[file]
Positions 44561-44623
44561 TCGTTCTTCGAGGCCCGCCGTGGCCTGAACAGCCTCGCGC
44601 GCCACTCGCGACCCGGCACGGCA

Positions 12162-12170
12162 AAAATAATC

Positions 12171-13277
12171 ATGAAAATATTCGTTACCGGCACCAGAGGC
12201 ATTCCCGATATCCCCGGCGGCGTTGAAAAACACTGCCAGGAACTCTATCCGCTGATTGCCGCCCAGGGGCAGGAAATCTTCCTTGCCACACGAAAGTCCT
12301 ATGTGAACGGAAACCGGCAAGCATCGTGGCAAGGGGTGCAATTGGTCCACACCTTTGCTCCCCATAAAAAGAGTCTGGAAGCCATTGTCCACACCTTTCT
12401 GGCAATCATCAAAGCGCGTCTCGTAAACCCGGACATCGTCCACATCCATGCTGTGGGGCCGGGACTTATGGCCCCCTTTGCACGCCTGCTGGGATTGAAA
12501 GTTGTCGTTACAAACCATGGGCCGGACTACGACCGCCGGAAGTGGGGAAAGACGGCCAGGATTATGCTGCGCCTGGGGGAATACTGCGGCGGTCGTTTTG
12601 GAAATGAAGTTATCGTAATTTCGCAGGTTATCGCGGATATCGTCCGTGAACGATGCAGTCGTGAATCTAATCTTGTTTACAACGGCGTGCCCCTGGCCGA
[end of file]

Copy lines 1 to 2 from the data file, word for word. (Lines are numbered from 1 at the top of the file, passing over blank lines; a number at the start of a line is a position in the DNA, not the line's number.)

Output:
Positions 44561-44623
44561 TCGTTCTTCGAGGCCCGCCGTGGCCTGAACAGCCTCGCGC